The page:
New and Improved Email

A few weeks ago I got an email from my domain provider telling me they are switching to a new and improved email platform.

I liked having my own personal email address at my own personal domain (@ patbertram rather than @yahoo or whatever), so I used that email frequently. I also used that email address to sign up for various websites because if I got inundated with junk, it didn’t come to me via the phone. I had to wait until I went online to check my email.

Ever since that notification, I’ve been making a list of people and businesses I have to contact to change my email address, as well as sites where I have to change my email login address. Making all those changes in the two months allotted seems insurmountable. (After two months of a free trial, they will be charging me monthly, though how being charged for a service that used to be free can be considered new and improved, I don’t know.) Because of the monumental task (and because I am rebellious and don’t want to do the work), I’ve been considering going ahead and paying for a year or so until I either get everyone changed over or until attrition makes some of the changes unnecessary.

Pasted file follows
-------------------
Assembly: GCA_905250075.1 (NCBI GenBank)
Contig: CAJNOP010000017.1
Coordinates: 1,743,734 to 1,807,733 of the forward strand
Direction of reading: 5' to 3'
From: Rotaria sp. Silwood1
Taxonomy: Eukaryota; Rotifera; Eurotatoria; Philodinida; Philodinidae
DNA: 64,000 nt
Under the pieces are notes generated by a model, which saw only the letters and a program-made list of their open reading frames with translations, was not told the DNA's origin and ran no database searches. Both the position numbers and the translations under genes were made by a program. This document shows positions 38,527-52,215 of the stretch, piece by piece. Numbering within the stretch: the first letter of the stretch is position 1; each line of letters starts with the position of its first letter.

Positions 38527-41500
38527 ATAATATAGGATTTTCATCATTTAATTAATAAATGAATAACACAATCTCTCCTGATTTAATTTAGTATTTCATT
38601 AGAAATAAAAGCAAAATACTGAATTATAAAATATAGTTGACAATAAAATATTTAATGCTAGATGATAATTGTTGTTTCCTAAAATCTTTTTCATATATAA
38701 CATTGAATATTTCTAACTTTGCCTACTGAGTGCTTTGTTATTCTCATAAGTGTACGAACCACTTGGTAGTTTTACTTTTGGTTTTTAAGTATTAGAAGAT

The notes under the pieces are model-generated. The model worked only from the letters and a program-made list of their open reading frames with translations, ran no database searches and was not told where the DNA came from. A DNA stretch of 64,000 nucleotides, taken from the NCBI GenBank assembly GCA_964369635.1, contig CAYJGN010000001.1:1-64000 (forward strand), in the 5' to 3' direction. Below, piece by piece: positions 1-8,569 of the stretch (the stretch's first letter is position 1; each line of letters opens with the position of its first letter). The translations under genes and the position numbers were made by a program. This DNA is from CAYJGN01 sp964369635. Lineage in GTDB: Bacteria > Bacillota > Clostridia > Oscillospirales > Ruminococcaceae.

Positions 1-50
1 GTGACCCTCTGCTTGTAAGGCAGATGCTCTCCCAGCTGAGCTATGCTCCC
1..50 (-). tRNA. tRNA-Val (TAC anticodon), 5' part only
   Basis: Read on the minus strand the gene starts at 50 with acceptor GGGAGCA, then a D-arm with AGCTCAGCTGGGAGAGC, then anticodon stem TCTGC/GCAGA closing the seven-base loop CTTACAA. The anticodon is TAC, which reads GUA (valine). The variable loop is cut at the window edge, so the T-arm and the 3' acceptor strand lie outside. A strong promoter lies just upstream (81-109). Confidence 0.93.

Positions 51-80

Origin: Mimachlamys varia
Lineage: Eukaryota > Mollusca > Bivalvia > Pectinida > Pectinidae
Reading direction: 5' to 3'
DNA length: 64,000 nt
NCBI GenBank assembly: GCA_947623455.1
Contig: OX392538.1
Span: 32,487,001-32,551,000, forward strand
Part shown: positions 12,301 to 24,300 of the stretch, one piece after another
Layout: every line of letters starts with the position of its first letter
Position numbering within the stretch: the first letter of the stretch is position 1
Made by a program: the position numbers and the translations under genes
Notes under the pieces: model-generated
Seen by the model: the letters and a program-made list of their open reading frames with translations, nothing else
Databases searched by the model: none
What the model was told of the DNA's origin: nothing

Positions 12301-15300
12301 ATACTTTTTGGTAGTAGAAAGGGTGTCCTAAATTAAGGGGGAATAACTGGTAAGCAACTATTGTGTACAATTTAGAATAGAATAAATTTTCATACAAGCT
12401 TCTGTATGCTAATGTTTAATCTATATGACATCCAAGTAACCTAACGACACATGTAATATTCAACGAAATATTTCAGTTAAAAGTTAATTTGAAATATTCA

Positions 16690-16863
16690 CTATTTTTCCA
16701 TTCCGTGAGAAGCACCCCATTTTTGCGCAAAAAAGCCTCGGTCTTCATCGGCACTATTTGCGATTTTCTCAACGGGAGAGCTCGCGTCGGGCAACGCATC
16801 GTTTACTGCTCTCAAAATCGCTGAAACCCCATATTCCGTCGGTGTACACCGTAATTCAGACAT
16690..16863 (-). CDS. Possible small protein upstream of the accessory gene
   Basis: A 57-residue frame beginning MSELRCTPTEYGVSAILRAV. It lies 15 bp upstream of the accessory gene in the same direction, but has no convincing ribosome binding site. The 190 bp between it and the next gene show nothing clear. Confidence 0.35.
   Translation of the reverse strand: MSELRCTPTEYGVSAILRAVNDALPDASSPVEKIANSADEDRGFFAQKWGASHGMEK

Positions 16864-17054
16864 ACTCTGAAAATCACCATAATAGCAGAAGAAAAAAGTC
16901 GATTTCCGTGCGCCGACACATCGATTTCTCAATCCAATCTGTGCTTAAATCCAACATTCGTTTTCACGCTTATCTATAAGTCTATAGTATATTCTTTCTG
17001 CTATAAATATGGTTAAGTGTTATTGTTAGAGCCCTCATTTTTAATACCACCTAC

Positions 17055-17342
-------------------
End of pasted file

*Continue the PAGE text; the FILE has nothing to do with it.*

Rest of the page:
Today the changeover happened. And the new and improved is nothing more than Microsoft’s Outlook. I already have a Hotmail email using that same platform, but since it’s dedicated to family emails, I don’t have to use it very much, which is good, because I find it tedious cumbersome.

The only good thing about the changeover today is that it made the decision about keeping the account for me. Since it’s a platform I don’t like, and one, moreover, that I already have, I see no point in paying money for the service.

I bet you can guess what I’m going to be doing the next couple of months! And it won’t be me having fun, that’s for sure.

***